– The Photon
    Jan 19, 2012 at 3:32
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    \$\begingroup\$ @mickeyf, we are an internet forum... Jeep, do you have issues with jitter between the DAC outputs? \$\endgroup\$
    – Kortuk
    Jan 19, 2012 at 5:28
  • \$\begingroup\$ @mickeyf, the datasheet is actually sparse on clock input circuitry information. I have also started a tech support with this question. \$\endgroup\$
    – jeep9911
    Jan 19, 2012 at 14:12
  • \$\begingroup\$ @ThePhoton, Good points. I think the FPGA can supply up to 24mA. I should have also mentioned that the DACs will be placed on one half of a 5"x5" PCB, but connected to the FPGA through a short (few inches) ribbon cable. Updating the DACs as simultaneous as possible is desirable since this is for a communications application. Is the ~25mA estimate for one DAC or for all 7 DACs? \$\endgroup\$
    – jeep9911
    Jan 19, 2012 at 14:15

2 Answers 2


There won't be any problem (except for added power and cost) if you use a clock fanout buffer in this design, but I doubt if you actually need it.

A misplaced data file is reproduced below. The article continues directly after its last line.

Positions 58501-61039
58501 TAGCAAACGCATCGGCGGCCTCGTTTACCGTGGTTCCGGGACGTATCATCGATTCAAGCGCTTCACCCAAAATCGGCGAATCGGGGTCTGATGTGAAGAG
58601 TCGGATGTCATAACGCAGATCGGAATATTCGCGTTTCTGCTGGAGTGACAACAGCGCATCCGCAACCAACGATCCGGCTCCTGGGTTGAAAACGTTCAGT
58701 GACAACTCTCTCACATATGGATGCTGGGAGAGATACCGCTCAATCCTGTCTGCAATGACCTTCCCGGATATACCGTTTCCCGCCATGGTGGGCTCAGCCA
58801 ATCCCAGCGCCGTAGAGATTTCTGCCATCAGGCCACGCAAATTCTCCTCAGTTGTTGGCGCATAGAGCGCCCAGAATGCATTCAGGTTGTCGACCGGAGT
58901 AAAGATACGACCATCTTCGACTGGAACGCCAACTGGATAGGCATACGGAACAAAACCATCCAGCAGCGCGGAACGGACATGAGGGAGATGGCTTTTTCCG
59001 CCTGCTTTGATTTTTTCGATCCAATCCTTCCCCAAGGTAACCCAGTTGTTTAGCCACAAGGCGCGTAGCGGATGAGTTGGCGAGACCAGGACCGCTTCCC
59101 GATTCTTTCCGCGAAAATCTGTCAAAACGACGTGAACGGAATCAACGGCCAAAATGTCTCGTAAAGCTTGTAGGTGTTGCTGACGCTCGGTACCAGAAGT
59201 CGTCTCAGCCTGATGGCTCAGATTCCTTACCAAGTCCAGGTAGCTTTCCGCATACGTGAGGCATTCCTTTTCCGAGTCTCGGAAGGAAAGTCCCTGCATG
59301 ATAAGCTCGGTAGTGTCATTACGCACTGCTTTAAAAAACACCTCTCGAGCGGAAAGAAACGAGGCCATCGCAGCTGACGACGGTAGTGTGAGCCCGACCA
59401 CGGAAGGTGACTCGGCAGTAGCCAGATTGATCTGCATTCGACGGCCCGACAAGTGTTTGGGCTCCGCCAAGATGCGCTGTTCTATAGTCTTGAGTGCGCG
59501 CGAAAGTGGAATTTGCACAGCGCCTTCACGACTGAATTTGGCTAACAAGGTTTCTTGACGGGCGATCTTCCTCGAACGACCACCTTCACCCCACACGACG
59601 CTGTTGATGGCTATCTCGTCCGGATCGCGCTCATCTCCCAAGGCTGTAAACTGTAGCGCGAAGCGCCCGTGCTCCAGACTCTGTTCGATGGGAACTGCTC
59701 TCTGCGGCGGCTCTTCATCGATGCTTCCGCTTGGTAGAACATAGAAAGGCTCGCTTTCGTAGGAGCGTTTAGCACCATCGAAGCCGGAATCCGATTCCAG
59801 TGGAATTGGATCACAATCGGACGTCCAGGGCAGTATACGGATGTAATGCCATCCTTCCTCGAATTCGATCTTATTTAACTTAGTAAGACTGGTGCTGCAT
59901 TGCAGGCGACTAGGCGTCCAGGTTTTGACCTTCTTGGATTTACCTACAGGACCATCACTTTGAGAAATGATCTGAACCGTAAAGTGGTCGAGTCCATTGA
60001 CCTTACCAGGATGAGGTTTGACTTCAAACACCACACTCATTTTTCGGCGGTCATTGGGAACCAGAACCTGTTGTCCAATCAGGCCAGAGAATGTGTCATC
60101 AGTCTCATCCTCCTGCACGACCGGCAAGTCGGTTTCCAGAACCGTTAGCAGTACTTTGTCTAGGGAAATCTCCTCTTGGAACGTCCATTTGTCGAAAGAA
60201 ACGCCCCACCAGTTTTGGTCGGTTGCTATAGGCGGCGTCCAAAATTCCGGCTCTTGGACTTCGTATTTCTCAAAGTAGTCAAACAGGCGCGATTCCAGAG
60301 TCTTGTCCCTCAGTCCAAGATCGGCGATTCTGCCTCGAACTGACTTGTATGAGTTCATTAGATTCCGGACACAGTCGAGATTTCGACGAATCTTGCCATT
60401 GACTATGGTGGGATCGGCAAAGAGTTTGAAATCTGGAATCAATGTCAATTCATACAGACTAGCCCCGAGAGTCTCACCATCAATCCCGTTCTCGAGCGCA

Because your DACs are all located within 5 inches of each other you should be okay with a single receive buffer at the end of the ribbon cable. The fan-out from the receive buffer can be either a star with source-series termination for each fanning out line, as in apalopohapa's answer, or a daisy-chain with a split termination at the far end. The split termination would be a resitor to ground and one to Vcc, providing a Thevenin equivalent of R0 to VCC/2. R0 would match your nominal transmission line impedance, depending on your track geometry. Using a 50 Ohm characteristic impedance is common, but you will save power if you use a higher value like 75 or 100 Ohms.